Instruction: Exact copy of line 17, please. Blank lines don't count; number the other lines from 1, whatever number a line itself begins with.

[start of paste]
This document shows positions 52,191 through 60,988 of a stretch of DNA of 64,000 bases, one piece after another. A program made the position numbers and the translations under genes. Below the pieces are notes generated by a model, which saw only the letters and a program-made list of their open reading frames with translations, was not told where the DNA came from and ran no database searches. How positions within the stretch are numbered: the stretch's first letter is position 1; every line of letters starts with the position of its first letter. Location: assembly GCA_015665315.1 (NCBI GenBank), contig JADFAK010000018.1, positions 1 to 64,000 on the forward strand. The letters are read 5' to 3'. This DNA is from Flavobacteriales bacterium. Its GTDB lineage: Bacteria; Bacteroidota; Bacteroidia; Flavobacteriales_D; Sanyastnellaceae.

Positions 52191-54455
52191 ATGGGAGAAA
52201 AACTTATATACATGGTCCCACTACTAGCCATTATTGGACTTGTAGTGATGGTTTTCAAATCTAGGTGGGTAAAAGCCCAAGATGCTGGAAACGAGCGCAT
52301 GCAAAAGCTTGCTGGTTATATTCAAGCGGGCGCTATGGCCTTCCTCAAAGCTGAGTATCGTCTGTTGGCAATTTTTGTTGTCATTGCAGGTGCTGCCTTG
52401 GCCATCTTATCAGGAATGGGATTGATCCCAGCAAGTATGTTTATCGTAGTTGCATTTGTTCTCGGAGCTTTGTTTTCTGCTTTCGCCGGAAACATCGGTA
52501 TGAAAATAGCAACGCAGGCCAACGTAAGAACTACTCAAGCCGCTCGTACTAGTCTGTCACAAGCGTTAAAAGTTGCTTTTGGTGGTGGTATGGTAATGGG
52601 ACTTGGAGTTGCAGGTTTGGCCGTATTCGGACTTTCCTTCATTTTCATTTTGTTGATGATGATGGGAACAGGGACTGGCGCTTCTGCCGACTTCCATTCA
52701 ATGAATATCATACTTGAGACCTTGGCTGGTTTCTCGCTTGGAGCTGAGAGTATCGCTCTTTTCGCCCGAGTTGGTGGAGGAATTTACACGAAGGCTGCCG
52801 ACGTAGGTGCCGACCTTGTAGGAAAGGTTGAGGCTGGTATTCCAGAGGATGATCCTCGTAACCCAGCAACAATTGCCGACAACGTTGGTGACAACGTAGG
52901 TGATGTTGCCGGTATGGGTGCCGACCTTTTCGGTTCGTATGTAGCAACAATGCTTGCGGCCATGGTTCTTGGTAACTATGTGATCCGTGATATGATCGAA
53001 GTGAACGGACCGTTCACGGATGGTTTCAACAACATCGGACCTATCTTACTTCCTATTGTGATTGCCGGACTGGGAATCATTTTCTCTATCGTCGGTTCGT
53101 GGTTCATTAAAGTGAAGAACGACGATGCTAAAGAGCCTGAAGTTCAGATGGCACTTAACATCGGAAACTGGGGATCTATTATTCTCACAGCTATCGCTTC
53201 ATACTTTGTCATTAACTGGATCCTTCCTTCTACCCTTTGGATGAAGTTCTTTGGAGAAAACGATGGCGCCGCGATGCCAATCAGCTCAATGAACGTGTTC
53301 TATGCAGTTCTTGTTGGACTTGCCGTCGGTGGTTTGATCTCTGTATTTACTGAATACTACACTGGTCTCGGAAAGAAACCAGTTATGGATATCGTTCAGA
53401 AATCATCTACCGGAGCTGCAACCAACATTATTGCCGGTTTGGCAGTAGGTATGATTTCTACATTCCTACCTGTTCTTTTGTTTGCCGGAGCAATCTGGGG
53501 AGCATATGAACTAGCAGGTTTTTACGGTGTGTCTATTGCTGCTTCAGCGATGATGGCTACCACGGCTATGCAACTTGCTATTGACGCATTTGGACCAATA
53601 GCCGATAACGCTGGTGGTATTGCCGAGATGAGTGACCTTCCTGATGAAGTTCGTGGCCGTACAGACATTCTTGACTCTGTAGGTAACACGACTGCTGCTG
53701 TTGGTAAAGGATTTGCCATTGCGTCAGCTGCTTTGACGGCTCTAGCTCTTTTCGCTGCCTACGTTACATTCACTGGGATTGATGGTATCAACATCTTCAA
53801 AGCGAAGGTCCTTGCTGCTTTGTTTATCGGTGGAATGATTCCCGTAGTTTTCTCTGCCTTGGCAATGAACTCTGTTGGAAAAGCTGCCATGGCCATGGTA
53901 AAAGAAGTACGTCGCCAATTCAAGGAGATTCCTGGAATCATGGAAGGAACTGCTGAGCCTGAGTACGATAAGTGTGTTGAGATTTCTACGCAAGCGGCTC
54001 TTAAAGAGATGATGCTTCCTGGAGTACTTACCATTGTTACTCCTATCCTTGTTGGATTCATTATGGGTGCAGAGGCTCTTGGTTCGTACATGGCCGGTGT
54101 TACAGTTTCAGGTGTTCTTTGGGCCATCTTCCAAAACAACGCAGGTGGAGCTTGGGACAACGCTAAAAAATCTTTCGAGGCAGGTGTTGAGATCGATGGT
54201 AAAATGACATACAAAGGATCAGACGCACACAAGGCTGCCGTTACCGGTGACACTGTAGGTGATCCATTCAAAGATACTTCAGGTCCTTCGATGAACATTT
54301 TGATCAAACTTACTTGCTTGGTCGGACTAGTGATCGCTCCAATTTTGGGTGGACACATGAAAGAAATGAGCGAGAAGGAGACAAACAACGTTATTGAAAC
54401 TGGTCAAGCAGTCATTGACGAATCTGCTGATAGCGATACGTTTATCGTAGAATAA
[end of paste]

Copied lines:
53501 AGCATATGAACTAGCAGGTTTTTACGGTGTGTCTATTGCTGCTTCAGCGATGATGGCTACCACGGCTATGCAACTTGCTATTGACGCATTTGGACCAATA